Apple News is in the news because of its plans to pretend. How exactly has Apple, America’s consumer electronics leader and the world’s most profitable company, decided to deceive? Its “News” app will display advertisements that look almost exactly like news articles. The only difference is that the ads will have a very small “sponsored” byline below them. Furthermore, that subtle commercial identifier might not even contain the name of the advertiser; it may just say “sponsored,” making the advertisement all-the-more ambiguous.
Since Apple just introduced News last year, many may not know exactly how the app works, or what it does. Leveraging customer data, the app identifies patterns of interest and delivers to each user the specific types of news stories that he/she is most likely to read. While Apple acts as the curator, the news feeds come courtesy of over 100 top publishers, such as Time Inc., which have decided to partner with Apple.
Right now News is only available in the United States, the United Kingdom, and Australia, and only on iPhones and iPads running iOS 9 or later. Apple undoubtedly would like to expand the app’s distribution. It also would like to increase the app’s modest advertising, which is managed by the company’s unique iAd advertising platform. Such improvements would be welcomed by media partners such as Joe Ripp, CEO of Time, who so far has been underwhelmed by the revenue his firm has earned from advertising on the app.
Now back to the native banner ads on News . . . In its own words, Apple’s express intention is to make the ads “blend in with their surrounding[s]” by running them “directly in the content feeds, inline with the News articles” and by setting them in “the default font used in News.” The question begging to be answered is “Why?”—Why would Apple not want ads to standout from articles?
Maybe Apple just wants a very uniform look, or a simple design, throughout the News feed. That theory seems unlikely, however, given that the company says “News also combines the rich and immersive design found in print with the interactivity of digital media, letting you enjoy stunningly crafted articles that reflect the style of the publications they come from.” Uniformity in appearance, therefore, doesn’t appear to be an overriding objective.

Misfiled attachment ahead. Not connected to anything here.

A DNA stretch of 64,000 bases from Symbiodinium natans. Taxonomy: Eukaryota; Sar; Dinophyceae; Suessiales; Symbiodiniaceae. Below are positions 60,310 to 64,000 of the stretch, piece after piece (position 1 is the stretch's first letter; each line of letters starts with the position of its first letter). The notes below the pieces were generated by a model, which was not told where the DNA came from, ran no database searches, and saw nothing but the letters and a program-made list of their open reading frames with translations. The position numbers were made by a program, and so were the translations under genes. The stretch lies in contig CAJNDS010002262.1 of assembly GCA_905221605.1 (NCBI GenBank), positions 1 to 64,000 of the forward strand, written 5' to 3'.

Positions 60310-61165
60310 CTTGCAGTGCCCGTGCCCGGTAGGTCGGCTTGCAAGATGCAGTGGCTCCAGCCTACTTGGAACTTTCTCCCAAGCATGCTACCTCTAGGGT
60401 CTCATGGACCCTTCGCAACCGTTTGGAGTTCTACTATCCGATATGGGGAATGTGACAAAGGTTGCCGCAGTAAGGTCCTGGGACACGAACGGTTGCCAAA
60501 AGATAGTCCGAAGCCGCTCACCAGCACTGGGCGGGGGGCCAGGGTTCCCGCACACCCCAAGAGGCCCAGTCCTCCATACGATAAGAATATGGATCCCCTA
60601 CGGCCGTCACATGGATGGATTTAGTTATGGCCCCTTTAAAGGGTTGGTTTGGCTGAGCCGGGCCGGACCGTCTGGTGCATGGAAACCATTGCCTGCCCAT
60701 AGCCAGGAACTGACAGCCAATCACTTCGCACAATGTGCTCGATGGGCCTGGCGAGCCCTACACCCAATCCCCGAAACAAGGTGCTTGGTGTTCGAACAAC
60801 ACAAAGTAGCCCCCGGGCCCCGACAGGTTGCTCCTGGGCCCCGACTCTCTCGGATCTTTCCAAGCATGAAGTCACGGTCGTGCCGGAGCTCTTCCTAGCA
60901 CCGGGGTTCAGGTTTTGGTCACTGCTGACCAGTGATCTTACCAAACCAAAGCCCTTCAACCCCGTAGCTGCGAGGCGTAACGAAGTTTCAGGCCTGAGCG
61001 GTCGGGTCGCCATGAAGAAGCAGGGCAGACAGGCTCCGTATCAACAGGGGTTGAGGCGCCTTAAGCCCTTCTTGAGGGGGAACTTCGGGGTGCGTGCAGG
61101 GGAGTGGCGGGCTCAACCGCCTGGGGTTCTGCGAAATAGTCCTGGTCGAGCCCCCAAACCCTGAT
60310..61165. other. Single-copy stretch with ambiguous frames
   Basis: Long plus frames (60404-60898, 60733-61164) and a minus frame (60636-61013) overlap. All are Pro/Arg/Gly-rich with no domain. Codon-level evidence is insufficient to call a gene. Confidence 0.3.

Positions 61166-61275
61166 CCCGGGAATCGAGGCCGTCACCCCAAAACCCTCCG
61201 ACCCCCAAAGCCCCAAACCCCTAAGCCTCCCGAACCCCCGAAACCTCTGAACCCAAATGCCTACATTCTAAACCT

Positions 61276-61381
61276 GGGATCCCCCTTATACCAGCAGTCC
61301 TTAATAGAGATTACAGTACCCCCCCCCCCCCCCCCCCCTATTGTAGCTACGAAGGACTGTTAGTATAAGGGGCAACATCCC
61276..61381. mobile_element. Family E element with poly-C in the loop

It seems more likely that Apple wants inconspicuous ads in order to confuse consumers; i.e., to lead people to believe that the ads are articles so they’ll read the ad summaries and unwittingly click on them. Such a claim sounds cynical, but unfortunately there’s precedent in other media for certain advertisers' use of such stealth tactics. Likewise, Apple and others seeking to place ads in on-line environments face increasingly stiff resistance from consumers who want to avoid the ads. In fact, there’s a bitter irony in that Apple itself has been a backer of ad blocking software.
So people will sometimes mistakenly click on ads they think are articles. What’s the big deal? Well, there are two main problems with that scenario:
1. Deception: People process commercial content differently than they do other information. For instance, most of us will interpret a friend’s recommendation of a restaurant differently than we will the restaurant’s recommendation of itself in an ad. There’s nothing wrong with either type of information; both can be very helpful; but we deserve to know when the information comes from an objective source versus one that has a stake (and possibly a “steak”) in our decision.
2. An Arms Race of Acting Ads: What will the media landscape look like if more and more organizations resort to disguising their ads as articles or other program content? People will find it harder and harder to distinguish real news from the faux variety, which will create considerable frustration for consumers and eventually lead them to make wholesale changes in their online behavior, upending many of the current commercial models. Of course, it could also be that the FTC will step in and take regulatory action before such a seismic shift occurs.
Given the Apple News app’s current low level of advertising, the use of article-imitating ads will likely spur an increase in ad revenues for Apple and its media partners, and even News consumers may benefit from an expanding array of available articles. That probable increase in stakeholder value, however, is offset by compromises of societal values such as honesty and respect, due to the approach’s inherent deception and consumers’ inevitable frustration. For those reasons, Apple’s covert advertising can be called “Single-Minded Marketing.”